Serious political violence was a prominent feature from 1985 to 1989, as Black townships became the focus of the struggle between anti-apartheid organizations and the government of President P.W. Botha. On 20 July 1985, P.W. Botha declared a State of Emergency in 36 magisterial districts including Johannesburg and Pretoria, and three months later the Western Cape was included. During this state of emergency about 2,436 people were detained under the Internal Security Act. This act gave police and the military sweeping powers. Detention without trial became a common feature of the government’s reaction to growing civil unrest and by 1988, 30,000 people had been detained. The media was censored, thousands were arrested and many were interrogated and tortured. On 12 June 1986, four days before the tenth anniversary of the Soweto uprising, the state of emergency was extended to cover the whole country. The government amended the Public Security Act, including the right to declare “unrest” areas, allowing extraordinary measures to crush protests in these areas. By 1985, the SADF was deployed in the townships to augment over-extended police patrols.
In 1987, the State of Emergency was extended for another two years. Much of the violence in the late 1980s and early 1990s was directed at the government, but a substantial amount was between the residents themselves. Between 1960 and 1994, according to statistics from the Truth and Reconciliation Commission, the Inkatha Freedom Party was responsible for 4,500 killings, South African security forces were responsible for 2,700 killings and the ANC was responsible for 1,300 killings. The state of emergency continued until 1990, when it was lifted by State President F.W. de Klerk. In 1994 there were the first free democratic elections. MK suspended operations on 1 August 1990 in preparation for the dismantling of apartheid, and was finally integrated into the South African National Defence Force by 1994.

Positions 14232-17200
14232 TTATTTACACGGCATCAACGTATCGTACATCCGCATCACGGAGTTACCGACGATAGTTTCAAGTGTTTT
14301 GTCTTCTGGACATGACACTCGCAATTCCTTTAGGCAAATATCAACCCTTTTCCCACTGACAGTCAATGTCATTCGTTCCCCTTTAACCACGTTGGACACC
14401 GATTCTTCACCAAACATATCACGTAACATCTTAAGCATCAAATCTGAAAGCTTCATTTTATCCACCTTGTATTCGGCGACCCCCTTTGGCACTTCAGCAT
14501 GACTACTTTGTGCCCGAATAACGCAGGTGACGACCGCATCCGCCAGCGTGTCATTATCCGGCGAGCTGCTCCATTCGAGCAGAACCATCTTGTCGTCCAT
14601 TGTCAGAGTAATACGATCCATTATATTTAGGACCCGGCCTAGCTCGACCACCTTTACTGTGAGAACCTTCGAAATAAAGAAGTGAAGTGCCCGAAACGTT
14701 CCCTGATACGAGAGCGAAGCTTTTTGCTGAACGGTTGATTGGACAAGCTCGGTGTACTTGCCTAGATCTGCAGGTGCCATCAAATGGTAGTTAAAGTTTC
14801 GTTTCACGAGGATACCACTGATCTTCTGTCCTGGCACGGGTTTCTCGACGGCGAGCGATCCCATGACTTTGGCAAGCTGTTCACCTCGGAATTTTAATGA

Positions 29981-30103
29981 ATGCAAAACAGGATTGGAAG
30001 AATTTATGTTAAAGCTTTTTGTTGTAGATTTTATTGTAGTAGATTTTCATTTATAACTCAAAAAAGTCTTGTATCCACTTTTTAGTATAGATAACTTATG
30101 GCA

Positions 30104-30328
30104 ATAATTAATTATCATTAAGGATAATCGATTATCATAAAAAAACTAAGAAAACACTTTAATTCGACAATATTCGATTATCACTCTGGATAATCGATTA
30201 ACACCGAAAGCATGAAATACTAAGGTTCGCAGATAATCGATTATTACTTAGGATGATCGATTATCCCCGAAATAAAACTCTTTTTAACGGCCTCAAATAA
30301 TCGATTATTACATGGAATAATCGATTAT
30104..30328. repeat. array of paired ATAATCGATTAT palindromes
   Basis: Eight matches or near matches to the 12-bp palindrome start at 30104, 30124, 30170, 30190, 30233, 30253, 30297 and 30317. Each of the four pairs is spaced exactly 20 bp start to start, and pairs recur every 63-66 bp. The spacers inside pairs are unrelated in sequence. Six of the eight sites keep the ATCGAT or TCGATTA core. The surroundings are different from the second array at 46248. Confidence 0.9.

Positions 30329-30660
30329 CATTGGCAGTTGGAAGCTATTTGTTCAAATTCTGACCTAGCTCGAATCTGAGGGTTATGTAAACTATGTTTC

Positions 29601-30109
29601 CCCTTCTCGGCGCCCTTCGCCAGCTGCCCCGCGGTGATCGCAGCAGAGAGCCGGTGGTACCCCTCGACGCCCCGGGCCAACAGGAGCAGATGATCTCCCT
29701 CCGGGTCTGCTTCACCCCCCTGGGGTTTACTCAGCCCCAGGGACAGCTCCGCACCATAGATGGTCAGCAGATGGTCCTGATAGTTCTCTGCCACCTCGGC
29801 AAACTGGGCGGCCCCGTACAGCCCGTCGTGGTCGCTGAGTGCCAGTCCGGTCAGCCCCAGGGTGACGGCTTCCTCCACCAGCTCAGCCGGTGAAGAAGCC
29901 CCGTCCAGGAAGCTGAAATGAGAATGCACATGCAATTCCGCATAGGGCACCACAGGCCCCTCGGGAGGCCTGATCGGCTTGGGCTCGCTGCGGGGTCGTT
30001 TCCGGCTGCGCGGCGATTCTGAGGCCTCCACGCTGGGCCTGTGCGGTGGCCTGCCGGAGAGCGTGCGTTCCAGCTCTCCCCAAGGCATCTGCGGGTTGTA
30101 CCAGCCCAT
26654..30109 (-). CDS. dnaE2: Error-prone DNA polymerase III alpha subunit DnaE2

The End Conscription Campaign (1983 to 1993)
The End Conscription Campaign was an anti-apartheid organization allied to the United Democratic Front (UDF) and composed of conscientious objectors and their supporters in South Africa. It was formed in 1983 to oppose the conscription of all white South African men into military service in the South African Defence Force.
The Apartheid government had a policy of compulsory conscription for young White men who were expected to perform military service at regular intervals, starting with an extended training which began in the year immediately following the one in which they left school or as soon as they turned 16, whichever came last. Many were granted deferment, for example to attend University and complete an undergraduate degree first, but very few young men were exempted from conscription for any reason other than being medically unfit or for a race classification error.
From 1974, increasingly stringent laws were passed increasing periods of service, broadening the base of eligible White men who could be called up, and providing stringent sentences for those men who objected. Those who refused military service were left with the choice of either going underground (internal exile) fleeing the republic (external exile) or imprisonment of up to double the length of the allotted military service. Many conscripts simply went Absent Without Leave (AWOL), failed to arrive at BASICS (training) or got lost in the system. The organisation was banned in August 1988 under emergency regulations. After the End Conscription Campaign was banned, hundreds of white South African war resisters refused the call-up, but conscription into the Border War and Civil War raging in South Africa’s Black townships continued. On 24 August 1993 the end of conscription was announced. In 1994 there would be no more call-ups for the one-year initial training.